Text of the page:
If plants are growing slowly, spend each day watching your plant’s location to form sure it’s getting enough sun. a scarcity of sunlight will hamper the expansion of leaves and foliage.


Thyme is usually pest-free, but if attacked by anything, it’s usually aphids or spider mites.

Aphids (Aphidoidea) attack new growth on plants, feeding on the phloem sap and in effect dehydrating the plant. The resulting damage is distorted leaves and stems. Treat biologically, through the discharge of predatory insects like ladybug larvae (coccinella septempunctata). Alternately, spray aphids with an honest organic insecticidal soap or neem oil.

Spider mites (Tetranychidae), are arachnids and relatives of spiders and ticks. The adults are reddish-brown, living in large colonies on the underside of leaves and thrive in hot, dry environments, almost like the well-liked growing conditions of thyme. Evidence of spider mites are often seen as a fine webbing between stems and plants showing signs of decline. Spider mites prey on plant juices causing leaves to yellow and drop off.

Avoid spraying mites with pesticides, as they need built up a resistance to several products on the market. a tough spray of water can knock most off the plant. you’ll also use natural predators like lacewings and ladybugs. Neem oil can smother the mite eggs but won’t necessarily exterminate the adults. In severe cases, remove and destroy the worst affected stems and full plants if necessary, to stop the spread to unaffected areas of the garden.

Thyme Varieties

If you want something a little different from common thyme (T. vulgaris),here are a few varieties often planted:

  • Golden lemon thyme(Thymus x citriodorus ‘Aureus’): This thyme has a true lemon scent in addition to the minty quality of thyme and boasts golden, variegated leaves.
  • Woolly thyme (Thymus pseudolanuginosus): A very soft, flat spreading carpet, this variety has no scent, so it’s not used for cooking. It cascades nicely in rock gardens and can grow in patio cracks.
  • Caraway thyme (Thymus herba-barona): This varietal is low-growing, with pale pink flowers and the scent of caraway.
  • Creeping thyme (Thymus praecox): True to its name, this variety grows as a low mat, only two to three inches tall, with pink, magenta, lavender, or white flowers. It’s often used as a ground cover.


Once established, thyme plants can be harvested at any time, as the leaves’ flavor is retained even after flowering. Simply snip a few stems any time the inspiration to cook with the herb hits.

Propagating Thyme

Thyme is rather difficult to propagate from seeds, so the more common method is to take stem cuttings and root them.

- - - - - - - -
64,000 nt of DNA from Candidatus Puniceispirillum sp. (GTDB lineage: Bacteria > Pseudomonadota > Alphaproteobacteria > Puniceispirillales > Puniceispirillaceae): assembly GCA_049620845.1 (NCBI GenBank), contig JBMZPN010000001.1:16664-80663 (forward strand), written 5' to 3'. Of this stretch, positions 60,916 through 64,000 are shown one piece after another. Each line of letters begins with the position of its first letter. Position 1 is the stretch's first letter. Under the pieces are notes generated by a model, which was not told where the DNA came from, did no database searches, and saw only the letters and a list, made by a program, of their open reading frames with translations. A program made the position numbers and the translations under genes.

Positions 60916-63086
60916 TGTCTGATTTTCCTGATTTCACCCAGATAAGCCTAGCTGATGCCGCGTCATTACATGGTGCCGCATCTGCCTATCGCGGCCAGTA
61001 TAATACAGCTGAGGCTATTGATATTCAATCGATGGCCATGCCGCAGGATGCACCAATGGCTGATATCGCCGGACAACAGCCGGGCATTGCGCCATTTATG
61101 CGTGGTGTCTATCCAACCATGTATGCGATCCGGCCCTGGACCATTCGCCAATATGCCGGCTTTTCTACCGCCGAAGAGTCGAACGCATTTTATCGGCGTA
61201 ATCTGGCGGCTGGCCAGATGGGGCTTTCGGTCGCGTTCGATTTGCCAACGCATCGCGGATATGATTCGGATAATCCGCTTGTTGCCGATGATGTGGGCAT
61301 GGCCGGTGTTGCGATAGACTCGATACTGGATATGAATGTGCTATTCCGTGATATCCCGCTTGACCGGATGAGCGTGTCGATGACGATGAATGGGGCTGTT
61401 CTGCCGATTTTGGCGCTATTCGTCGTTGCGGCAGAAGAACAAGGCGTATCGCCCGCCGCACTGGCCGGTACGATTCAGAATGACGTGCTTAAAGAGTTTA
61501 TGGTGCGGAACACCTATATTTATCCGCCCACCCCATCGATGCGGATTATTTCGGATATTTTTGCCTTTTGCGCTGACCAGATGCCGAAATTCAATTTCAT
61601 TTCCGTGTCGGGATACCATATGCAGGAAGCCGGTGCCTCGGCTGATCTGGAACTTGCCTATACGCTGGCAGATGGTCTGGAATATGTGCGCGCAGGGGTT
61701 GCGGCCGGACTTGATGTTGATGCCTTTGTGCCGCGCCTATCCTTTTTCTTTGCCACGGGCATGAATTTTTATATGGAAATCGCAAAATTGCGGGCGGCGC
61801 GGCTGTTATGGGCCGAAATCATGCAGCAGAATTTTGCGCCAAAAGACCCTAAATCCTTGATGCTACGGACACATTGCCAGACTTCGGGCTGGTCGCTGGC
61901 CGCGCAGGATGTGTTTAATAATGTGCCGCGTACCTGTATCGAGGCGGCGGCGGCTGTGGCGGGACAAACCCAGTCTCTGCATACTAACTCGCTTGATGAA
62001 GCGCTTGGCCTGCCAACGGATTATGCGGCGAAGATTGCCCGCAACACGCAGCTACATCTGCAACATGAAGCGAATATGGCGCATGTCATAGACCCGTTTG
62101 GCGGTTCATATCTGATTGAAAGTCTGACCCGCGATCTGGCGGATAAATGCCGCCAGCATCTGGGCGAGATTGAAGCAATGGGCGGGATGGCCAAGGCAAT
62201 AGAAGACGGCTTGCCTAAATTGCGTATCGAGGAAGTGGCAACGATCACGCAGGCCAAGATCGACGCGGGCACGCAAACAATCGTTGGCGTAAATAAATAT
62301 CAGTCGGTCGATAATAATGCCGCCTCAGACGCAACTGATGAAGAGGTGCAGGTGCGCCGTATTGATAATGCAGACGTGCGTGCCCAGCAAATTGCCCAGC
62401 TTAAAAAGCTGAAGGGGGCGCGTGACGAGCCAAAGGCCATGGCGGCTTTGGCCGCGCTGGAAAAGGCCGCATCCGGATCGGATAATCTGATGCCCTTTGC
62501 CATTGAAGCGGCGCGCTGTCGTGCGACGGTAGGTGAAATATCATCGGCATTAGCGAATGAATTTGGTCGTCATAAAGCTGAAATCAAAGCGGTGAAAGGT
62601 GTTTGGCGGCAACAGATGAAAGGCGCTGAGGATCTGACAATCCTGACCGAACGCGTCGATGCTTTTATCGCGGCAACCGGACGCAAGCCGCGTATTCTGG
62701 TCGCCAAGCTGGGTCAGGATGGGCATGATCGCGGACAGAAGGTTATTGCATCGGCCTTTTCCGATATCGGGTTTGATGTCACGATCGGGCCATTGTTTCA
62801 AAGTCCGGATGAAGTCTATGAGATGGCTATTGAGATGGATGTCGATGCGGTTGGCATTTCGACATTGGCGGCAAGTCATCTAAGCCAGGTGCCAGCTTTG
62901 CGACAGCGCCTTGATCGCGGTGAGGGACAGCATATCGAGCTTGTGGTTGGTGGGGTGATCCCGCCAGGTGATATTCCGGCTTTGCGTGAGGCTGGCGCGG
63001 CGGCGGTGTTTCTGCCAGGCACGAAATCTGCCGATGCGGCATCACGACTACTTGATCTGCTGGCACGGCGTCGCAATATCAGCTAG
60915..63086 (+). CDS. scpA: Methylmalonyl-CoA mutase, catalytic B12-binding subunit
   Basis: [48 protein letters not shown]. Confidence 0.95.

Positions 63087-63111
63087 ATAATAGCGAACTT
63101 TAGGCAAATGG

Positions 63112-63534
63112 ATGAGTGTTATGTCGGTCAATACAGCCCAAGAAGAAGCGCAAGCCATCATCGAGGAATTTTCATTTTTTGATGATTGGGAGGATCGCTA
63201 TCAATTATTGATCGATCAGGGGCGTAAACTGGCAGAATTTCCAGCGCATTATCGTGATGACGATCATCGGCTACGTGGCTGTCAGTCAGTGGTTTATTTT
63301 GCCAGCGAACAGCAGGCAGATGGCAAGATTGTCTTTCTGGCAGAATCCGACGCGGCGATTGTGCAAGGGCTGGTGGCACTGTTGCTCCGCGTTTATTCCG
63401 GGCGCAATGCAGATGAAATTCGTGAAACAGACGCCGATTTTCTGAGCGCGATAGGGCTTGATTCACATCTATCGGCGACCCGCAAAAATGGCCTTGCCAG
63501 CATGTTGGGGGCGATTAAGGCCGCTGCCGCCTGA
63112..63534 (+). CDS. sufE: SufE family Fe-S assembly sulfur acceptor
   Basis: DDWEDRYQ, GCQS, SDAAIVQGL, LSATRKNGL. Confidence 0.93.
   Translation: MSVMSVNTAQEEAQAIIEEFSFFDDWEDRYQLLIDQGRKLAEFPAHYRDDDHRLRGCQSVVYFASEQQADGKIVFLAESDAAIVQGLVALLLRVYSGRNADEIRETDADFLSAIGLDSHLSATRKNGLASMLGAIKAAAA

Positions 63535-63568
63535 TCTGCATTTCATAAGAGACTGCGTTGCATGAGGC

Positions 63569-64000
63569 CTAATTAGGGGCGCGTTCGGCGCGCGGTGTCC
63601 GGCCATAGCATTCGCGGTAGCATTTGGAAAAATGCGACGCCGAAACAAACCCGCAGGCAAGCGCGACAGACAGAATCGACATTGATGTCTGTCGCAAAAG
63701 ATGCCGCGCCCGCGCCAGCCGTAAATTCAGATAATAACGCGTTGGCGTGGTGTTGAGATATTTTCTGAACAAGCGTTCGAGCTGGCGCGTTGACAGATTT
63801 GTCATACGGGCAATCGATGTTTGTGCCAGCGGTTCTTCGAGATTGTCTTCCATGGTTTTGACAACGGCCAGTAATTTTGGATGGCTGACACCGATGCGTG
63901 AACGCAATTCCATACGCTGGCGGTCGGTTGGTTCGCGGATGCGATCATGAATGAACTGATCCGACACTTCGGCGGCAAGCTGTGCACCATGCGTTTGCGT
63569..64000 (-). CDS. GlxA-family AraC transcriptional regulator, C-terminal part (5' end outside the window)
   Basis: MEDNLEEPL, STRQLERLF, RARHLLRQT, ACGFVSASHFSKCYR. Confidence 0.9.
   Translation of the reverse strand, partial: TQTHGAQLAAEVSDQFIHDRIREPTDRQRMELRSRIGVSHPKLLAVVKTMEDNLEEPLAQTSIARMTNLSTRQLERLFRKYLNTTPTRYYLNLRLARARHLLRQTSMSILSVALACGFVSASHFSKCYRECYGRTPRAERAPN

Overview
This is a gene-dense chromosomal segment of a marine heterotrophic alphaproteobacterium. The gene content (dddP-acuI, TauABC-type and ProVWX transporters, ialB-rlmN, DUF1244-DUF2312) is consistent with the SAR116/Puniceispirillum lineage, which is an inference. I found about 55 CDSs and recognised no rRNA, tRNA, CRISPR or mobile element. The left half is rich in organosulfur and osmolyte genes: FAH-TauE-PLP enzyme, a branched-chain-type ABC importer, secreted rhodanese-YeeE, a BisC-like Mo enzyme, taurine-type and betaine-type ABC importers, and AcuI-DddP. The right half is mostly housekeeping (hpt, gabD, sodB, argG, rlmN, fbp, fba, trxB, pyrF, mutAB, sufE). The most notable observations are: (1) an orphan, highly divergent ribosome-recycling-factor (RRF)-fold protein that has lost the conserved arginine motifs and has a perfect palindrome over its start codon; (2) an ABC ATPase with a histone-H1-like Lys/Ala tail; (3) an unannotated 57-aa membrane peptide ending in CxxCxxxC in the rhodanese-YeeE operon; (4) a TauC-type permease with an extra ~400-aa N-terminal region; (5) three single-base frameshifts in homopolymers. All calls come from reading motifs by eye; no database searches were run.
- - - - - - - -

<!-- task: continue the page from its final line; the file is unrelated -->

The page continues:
Clip off a stem that is about 6 inches in length—preferably one that is well established but not too woody. The stems should have plenty of new green growth, but the lower part of the stem can be more mature.

Remove all but two or three sets of leaves. Plant the cutting in a container filled with ordinary potting soil mixed with sand or perlite. Cover the container with a loosely secured plastic bag to hold in humidity.

Set the container in a location with bright indirect light and keep the soil moist until new growth begins. Once a day or so, remove the plastic bag and let the cutting enjoy some air circulation. After six weeks or so, the cutting will develop a root system sufficient enough to allow it to be transplanted into a larger container or into the garden.


Grey mold (Botrytis cinerea) is an airborne disease affecting any part of thyme plants during mild, damp weather, especially if damaged or in poor health. Symptoms include wilt and brown discoloration of leaves. Grey fur can appear on stems and is a sign that fungal spores are developing ready to transfer to other plants. A liquid copper fungicide or bio fungicide can slow or stop the early stages of the disease. Remove and destroy the worst affected plants to prevent further spread.

Good plant husbandry can prevent grey mold. Use methods such as handling plants with care when harvesting; clearing away leaves and decaying debris, watering only when necessary, and providing adequate spacing to allow good air circulation.

Over watering and poor drainage can cause root rot caused by a fungus known as Rhizoctonia.  It mainly affects thyme plants in cooler months when they may be sitting for long periods with wet feet. The first signs of root rot are wilt, yellowing leaves and die-back. Essentially, the plant is suffocated, preventing the roots from utilizing oxygen, nutrients and water efficiently. 

To treat, stop watering and allow the soil to completely dry out.  Carefully remove the worst affected plants and inspect roots, cutting back any that appear mushy or brown to a healthy growing point. Replant in a different location with good drainage, or if container-grown sterilize the pot and replace the soil.  Destroy all diseased materials and treat affected soil with an organic copper-based fungicide. Disinfect tools and clean boots to avoid transmitting the fungus elsewhere in the garden.

Leave a Reply